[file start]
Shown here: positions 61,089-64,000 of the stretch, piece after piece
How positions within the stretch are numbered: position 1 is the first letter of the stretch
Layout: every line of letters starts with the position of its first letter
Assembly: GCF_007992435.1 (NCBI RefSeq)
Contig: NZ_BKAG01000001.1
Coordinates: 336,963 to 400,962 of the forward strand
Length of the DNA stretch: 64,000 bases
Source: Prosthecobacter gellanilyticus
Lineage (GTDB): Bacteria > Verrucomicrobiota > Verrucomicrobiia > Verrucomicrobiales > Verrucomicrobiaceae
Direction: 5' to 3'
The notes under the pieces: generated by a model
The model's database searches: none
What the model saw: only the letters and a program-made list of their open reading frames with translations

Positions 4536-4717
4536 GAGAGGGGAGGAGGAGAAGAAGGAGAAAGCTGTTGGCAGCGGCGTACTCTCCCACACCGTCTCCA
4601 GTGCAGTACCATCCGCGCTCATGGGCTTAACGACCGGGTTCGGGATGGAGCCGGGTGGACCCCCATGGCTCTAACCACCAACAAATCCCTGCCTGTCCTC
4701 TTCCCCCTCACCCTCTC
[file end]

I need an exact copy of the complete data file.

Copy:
Shown here: positions 61,089-64,000 of the stretch, piece after piece
How positions within the stretch are numbered: position 1 is the first letter of the stretch
Layout: every line of letters starts with the position of its first letter
Assembly: GCF_007992435.1 (NCBI RefSeq)
Contig: NZ_BKAG01000001.1
Coordinates: 336,963 to 400,962 of the forward strand
Length of the DNA stretch: 64,000 bases
Source: Prosthecobacter gellanilyticus
Lineage (GTDB): Bacteria > Verrucomicrobiota > Verrucomicrobiia > Verrucomicrobiales > Verrucomicrobiaceae
Direction: 5' to 3'
The notes under the pieces: generated by a model
The model's database searches: none
What the model saw: only the letters and a program-made list of their open reading frames with translations

Positions 4536-4717
4536 GAGAGGGGAGGAGGAGAAGAAGGAGAAAGCTGTTGGCAGCGGCGTACTCTCCCACACCGTCTCCA
4601 GTGCAGTACCATCCGCGCTCATGGGCTTAACGACCGGGTTCGGGATGGAGCCGGGTGGACCCCCATGGCTCTAACCACCAACAAATCCCTGCCTGTCCTC
4701 TTCCCCCTCACCCTCTC